Why do some patterns and stripes hurt your eyes?

09 January 2020

Author: Kate Green

The science behind it

 

Have you ever looked at a still stripy pattern and felt that it was moving in front of your very eyes? Maybe you had to strain your eyes particularly hard to focus on it and differentiate one stripe from the next. You’re certainly not the only one to experience this visual distortion brought on by harsh patterns, often causing an uncomfortable feeling in your eyes. But do we know the science behind it?

 

A 2017 study found that when we look at “intensely stripy” patterns, there’s an increase of gamma oscillations in the brain. Research suggests that this could be the trigger for some migraines and epileptic fits, with migraines affecting 9 million people in the UK and with 500,000 people suffering from epilepsy. The gamma oscillations occur because our brains aren’t equipped “to cope with such extreme regularity”. Natural stripes, such as those on a zebra, don’t have the same effect as more geometric lines artificially produced by humans. This was proven when researchers distorted the harsh lines in their study, blurring the edges, and the gamma oscillations died down accordingly.

 

It has been known for a number of years that flickering and bright lights can trigger epilepsy, particularly when viewed on a screen. However, this 2017 study was the first time that scientists proved that still images have the same effect. They extended this finding to include buildings with repetitive brickwork, stripy clothing, artwork, and even objects around the home like radiators with lines. For some people, the increased gamma oscillations could cause migraines and seizures, but might just bring on an uncomfortable visual sensation for those without epilepsy or susceptibility to migraines. The cause of migraines in 6 out of 10 patients is unknown, so the study into lines, visual patterns and gamma oscillations has provided new medical insight.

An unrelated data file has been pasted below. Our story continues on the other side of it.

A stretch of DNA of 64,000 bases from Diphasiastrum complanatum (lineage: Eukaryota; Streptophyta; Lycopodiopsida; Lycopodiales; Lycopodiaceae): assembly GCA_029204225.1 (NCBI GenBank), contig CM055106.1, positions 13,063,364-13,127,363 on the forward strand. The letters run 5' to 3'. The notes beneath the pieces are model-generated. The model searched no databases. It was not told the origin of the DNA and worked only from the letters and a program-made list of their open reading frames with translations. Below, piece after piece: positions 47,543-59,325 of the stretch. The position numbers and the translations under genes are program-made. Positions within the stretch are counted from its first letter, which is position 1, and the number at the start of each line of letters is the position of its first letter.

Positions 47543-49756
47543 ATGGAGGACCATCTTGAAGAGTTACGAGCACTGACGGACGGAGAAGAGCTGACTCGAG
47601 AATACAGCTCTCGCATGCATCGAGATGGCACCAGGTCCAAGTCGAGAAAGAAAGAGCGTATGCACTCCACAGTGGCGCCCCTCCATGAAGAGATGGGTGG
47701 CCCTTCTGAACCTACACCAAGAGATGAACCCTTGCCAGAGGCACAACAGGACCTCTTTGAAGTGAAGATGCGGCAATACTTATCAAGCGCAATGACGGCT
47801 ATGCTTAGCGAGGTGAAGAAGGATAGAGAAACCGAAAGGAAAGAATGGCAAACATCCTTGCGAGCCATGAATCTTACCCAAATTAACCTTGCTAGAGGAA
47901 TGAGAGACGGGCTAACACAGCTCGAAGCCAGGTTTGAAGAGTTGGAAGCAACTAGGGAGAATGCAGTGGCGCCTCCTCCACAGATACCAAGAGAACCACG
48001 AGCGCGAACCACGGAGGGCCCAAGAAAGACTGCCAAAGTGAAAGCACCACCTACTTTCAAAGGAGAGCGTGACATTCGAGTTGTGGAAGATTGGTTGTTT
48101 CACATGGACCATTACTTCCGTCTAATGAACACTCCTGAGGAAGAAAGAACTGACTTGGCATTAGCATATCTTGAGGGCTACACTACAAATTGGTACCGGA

wavy lines

 

Oscillopsia

 

Some people suffer from seeing still patterns moving more than the rest of the population, and that is because they suffer with a condition called oscillopsia. Defined as a vision problem whereby “objects appear to jump, jiggle, or vibrate when they’re actually still”, it’s all to do with the inner systems of your brain and ears that make sure you’re properly balanced. Oscillopsia can also be brought on by misalignment of your eyes, especially if your two eyes don’t work well together when receiving visual signals.

 

Oscillopsia can result in anything from a mild blurring of lines and objects to stronger “jumping” movements, depending on the severity of the condition. Ménière’s Society note that complex and repetitive patterns, particularly ones featuring harsh lines, can restrict your wider field of vision. In some cases, this overloads people’s visual systems, particularly for those who are susceptible to visual disturbances.

 

coloured lines

 

So, the next time you’re looking at someone’s stripy t-shirt and wondering why the lines have taken on a life of their own, remember the gamma oscillations and feel reassured that it’s a normal visual process!


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